Do you know this man? No, he’s not Karl Malden. He is a BMOC in the halls of business. He was paid more than $200 million to surrender the CEO position at the Home Depot almost three years ago to the day. Within months he was hired as CEO of the “new” Chrysler, following its take-out by Cerberus Management. After a few days on the job, he had the balls to take a week’s vacation.
Do you think Robert Nardelli is chastened by any of this? Do you not believe he will be running OfficeMax or something like that sometime in 2010?
Nardelli is symbolic of Marketing’s second-biggest challenge in 2010 (#1 will be revealed tomorrow). An old white guy, living in the shadow of the Greatest Generation, dominating the C-level, boardrooms, and executive decisions at American businesses large and small. Out of touch with the dynamics of customers, technology, and media. Wouldn’t know a good marketing strategy if it hit him right in the nuts. He’d make a great TSA Director, coming up with slapdash ways to make the airport security experience as “unpredictable” as TSA management has publicly avowed.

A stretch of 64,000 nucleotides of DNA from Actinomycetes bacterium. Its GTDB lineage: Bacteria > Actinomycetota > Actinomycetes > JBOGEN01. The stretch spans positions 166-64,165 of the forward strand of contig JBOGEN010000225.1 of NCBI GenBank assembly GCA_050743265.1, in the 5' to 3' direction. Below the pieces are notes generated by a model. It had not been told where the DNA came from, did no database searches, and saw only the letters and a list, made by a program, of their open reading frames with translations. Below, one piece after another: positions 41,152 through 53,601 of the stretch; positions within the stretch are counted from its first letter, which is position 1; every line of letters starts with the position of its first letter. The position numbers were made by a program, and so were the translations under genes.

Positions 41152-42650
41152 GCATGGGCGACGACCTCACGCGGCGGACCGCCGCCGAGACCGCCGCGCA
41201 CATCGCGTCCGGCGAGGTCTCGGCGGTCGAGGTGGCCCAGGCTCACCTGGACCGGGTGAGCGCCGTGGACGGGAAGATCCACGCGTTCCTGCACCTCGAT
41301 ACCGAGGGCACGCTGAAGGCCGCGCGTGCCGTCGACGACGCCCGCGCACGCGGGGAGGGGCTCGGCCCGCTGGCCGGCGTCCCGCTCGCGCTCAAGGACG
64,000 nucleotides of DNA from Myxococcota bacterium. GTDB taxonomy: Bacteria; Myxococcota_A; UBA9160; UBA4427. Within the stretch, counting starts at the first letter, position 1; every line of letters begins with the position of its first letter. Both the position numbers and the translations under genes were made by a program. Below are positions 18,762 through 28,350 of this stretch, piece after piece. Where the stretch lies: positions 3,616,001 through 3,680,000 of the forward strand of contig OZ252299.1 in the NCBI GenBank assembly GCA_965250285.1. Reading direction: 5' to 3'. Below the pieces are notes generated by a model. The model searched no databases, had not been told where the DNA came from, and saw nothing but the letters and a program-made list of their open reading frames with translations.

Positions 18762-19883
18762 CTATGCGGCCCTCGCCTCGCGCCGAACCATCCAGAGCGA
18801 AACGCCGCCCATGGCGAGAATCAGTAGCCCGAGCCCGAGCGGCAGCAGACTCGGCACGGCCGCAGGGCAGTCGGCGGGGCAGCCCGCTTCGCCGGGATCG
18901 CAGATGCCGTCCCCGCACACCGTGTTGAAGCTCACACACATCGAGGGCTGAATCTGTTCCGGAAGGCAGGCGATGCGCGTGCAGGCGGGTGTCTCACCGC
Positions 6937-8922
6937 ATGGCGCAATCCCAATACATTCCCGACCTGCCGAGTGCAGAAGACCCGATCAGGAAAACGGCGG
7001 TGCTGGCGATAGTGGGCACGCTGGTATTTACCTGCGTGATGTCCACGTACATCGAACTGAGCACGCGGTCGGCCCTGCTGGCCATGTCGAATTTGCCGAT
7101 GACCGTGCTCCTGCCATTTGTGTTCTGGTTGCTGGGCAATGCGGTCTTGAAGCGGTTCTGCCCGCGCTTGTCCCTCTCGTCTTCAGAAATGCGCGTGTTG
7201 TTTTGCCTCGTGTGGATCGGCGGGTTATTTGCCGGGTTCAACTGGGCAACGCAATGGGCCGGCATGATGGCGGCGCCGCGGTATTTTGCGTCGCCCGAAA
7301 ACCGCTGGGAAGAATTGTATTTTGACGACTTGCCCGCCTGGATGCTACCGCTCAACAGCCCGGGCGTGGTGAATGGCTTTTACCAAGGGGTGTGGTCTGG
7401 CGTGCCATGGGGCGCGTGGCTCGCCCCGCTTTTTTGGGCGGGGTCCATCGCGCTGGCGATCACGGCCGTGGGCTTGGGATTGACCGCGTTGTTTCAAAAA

In the meantime, we are subjected to quotes like this from the unbiased COO at Cerberus: "[Nardelli is] one of the world’s best operating executives and a proven leader.” Eat me.
[Side note: See this December 2008 post about the out-of-touch Bank of America board. In 2009, nine of them – more than half the board – were thrown off. Not all of them were replaced. You can thank me later ;) ]
We probably have a decade to go until the all clear has been sounded in the executive suite. Until then, the majority of marketers will continue to struggle to get their ideas funded, to be truly innovative (a Facebook “fan” page doesn’t count), to keep a CMO employed more than 22 months, to build strong brands that customers will pay a premium for.
And don’t be fooled by the likes of Disney, which recently added Facebook’s COO Sheryl Sandberg to its board of directors. One board member out of 13 will have exactly how much impact on day-to-day operations? She already has her hands full trying to keep Zuckerberg in line (note to self: think of changing name to Horneberg). And P.S. She’s only been at this interwebs stuff since 2001. She worked in government before that. Now there’s a progressive “industry” for you.
A corporate stiff who can collaborate with Marketing? That would be Disney-like magic, indeed.